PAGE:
* * * *

Lydia Burke leaned against the papered wall, her hand at her throat as she tried to catch her breath.

When Nanette told her of her darling captain, she had somehow formed an image of a grizzled sea-scoundrel, every bit of his dissolute life visible in his face. The reality was nothing like she'd envisioned.

Robert St. Armand was the most beautiful man she'd ever seen. He had a face and form made for sculpting in marble, the artist's hands lovingly carving out the long lines of his lithe frame, sleek muscles and shoulders broad enough to swing a cutlass or a dance partner with ease.

His face would have been too perfect, with those cheekbones sharp enough to reflect sunlight and a cleft chin, had his nose not been broken at some point. That small flaw did not detract, but rather made him look more human, more approachable, and therefore more dangerous to any woman with breath in her body.

Nonetheless, he was a disgusting piece of offal. Poor Mathilde! What kind of life could she have with a pirate who fornicated his way through the brothels of St. Martin, and possibly the brothels of every island in the Caribbean?

As if to punctuate her thoughts, one of the whores strolled by at that moment. When she saw at whose door Lydia stood, she winked.

"The captain is a mighty lover, is he not? No wonder you look pale! You should eat some oysters to restore your strength,

The woman's words restored color to Lydia's face. She smoothed down her faded muslin skirt.

"I am only a visitor here,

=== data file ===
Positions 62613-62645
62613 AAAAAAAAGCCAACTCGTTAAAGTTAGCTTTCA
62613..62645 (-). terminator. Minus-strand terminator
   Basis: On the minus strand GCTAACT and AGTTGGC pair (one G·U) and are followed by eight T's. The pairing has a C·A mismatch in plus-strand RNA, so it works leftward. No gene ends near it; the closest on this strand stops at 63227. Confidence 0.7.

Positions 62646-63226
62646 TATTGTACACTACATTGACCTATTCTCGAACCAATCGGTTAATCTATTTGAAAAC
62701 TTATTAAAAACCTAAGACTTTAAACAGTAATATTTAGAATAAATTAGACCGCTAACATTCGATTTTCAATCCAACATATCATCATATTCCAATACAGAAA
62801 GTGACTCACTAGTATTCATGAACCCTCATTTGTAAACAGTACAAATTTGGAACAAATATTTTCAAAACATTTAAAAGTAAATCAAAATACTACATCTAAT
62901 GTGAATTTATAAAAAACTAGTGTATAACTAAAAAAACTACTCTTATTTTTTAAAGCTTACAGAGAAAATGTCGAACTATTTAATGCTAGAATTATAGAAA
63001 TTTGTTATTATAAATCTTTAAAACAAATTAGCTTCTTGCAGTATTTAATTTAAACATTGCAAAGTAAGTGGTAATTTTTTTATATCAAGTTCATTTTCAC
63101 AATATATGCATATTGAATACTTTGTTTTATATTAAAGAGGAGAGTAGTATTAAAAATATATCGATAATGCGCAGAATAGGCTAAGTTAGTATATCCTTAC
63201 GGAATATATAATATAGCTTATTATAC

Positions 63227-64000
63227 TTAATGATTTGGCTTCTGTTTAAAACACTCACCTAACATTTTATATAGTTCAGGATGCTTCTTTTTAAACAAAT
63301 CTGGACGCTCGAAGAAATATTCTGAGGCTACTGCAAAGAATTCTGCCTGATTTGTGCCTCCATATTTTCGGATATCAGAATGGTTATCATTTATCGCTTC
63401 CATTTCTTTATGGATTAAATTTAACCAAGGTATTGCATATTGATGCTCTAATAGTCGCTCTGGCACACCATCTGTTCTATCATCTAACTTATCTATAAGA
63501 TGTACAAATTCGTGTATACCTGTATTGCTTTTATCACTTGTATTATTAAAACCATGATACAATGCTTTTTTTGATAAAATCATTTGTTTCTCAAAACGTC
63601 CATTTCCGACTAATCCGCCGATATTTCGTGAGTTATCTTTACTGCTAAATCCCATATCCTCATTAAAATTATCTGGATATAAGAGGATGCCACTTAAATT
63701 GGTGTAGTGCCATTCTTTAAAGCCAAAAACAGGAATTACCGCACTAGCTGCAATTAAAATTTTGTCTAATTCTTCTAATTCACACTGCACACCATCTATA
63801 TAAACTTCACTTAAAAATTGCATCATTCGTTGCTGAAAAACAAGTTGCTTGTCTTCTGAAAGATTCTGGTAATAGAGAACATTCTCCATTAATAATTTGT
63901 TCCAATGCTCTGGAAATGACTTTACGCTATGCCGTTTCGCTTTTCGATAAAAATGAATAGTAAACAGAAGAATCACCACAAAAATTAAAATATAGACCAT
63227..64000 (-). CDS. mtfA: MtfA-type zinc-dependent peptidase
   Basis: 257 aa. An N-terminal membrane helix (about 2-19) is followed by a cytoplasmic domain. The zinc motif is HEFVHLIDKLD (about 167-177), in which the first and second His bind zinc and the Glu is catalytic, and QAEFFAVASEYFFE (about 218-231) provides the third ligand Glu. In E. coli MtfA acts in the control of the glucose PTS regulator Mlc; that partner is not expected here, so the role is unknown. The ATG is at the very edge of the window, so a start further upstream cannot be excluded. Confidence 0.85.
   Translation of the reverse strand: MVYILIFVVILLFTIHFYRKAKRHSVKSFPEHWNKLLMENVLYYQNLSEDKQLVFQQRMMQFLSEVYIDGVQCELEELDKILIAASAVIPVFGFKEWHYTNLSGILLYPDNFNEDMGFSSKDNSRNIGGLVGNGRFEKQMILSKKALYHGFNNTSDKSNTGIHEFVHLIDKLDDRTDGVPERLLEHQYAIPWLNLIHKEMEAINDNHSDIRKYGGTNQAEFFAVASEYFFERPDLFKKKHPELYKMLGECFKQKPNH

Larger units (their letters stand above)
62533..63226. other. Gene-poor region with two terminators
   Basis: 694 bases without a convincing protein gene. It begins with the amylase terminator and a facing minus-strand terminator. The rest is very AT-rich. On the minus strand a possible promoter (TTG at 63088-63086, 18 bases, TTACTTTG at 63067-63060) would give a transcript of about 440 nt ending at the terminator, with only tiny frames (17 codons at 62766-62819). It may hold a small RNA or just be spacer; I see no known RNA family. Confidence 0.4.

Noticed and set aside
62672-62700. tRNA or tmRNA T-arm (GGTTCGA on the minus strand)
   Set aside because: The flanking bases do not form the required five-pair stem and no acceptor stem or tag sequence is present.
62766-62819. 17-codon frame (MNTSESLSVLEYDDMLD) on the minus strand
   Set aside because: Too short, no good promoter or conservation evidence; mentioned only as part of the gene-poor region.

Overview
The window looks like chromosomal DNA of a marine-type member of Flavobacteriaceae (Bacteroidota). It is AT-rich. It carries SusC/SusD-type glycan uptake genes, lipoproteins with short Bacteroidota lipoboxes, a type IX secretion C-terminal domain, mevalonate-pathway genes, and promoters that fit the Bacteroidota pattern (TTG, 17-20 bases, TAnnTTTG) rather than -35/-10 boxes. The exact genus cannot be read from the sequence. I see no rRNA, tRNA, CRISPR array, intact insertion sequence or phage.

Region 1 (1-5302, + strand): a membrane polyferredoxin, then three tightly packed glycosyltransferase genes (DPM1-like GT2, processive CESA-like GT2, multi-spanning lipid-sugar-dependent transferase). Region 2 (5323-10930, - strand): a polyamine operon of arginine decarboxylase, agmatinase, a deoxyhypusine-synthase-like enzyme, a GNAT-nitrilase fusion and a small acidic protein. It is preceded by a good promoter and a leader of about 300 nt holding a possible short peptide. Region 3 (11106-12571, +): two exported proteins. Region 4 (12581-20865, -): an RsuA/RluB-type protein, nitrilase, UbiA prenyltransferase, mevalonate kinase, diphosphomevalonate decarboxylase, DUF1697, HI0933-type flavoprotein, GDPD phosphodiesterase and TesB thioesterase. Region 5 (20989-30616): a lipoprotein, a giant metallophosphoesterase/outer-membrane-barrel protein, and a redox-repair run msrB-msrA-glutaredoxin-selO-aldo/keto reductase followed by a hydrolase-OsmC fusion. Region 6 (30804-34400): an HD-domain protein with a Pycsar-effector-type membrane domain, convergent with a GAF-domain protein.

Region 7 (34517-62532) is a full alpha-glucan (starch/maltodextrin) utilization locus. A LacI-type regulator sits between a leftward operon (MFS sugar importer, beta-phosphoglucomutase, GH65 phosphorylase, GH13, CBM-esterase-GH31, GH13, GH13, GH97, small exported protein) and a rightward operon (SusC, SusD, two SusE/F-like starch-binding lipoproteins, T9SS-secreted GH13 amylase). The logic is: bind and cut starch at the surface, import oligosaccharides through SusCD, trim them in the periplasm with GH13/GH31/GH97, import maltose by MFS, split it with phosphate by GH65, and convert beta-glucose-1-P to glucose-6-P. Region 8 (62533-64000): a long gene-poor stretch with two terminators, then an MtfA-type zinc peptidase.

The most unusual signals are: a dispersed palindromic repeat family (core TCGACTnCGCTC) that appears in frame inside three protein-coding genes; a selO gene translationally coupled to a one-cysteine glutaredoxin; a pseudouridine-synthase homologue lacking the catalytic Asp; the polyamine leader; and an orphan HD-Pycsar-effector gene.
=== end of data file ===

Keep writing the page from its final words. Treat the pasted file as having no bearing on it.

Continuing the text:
. I have no knowledge of Captain St. Armand's activities."

She snapped her jaws shut as the woman critically assessed her total appearance in a manner unique to Frenchwomen of any station. She wore a deep pink cotton wrapper, lovely against skin the color of rich caramels, her bare feet poking out beneath. She was abundantly curved and had a dimpled smile.

"You have good bones," she said. "With a bit of color in your face and a proper hair styling you might do well for yourself, if you decide to stay."

"Thank you, Miss--"

"I am Francine Dubois." The girl dropped a pert curtsey, holding her robe shut to keep herself covered.

"Thank you, Miss Dubois. I am Lydia Burke and I already have employment," Lydia said dryly. She pushed herself off of the wall as Francine gave her a Gallic shrug.

"This is a good house," she said. "Madame takes care of the girls, so if you find yourself not liking your house you should reconsider."

Lydia opened her mouth to correct the girl, then closed it. She was, after all, only trying to be helpful.

"Thank you for your advice. Can you direct me to Madame Olifiers?"

"She is in the parlor downstairs, the one with the windows that get morning light."

Lydia nodded and turned to leave. She glanced over her shoulder and saw Francine enter Captain St. Armand's room, exclaiming in French, "Captain Robby! You look so unhappy! And wet!"

A slight smile turned up the corner of Lydia's lips as she went to search out Madame.


Chapter 2


Robert paused in the doorway of the morning room, plastering on a smile for the two women seated there. It never hurt to make a good entrance. Robert had sent Francine to get him hot water to wash off the wine and the remnants of their busy night and he took his time dressing. If he was going to face that harpy again he wanted to have all his weapons available to him, his wardrobe and good looks being every bit as useful in certain encounters as sword and pistols. He knew he looked more than adequate. He paid his tailor well to ensure he would, and his looking glass reassured him daily. The message he sent was that he was master of the notorious
Prodigal Son
, a captain whose reputation preceded him. His white linen shirt was unfastened at the neck, his coat of rich cobalt silk was his own design, the polished brass buttons drawing the eye to his shoulders and trim waist, while the diamond weighing down the lobe of his ear carried its own message of status and wealth. He seated himself at the breakfast table and poured a cup of coffee, remarking mildly, "
nurse used to warn me if I scowled like that my face would freeze in that position."

BOOK: The Pirate's Secret Baby
8.58Mb size Format: txt, pdf, ePub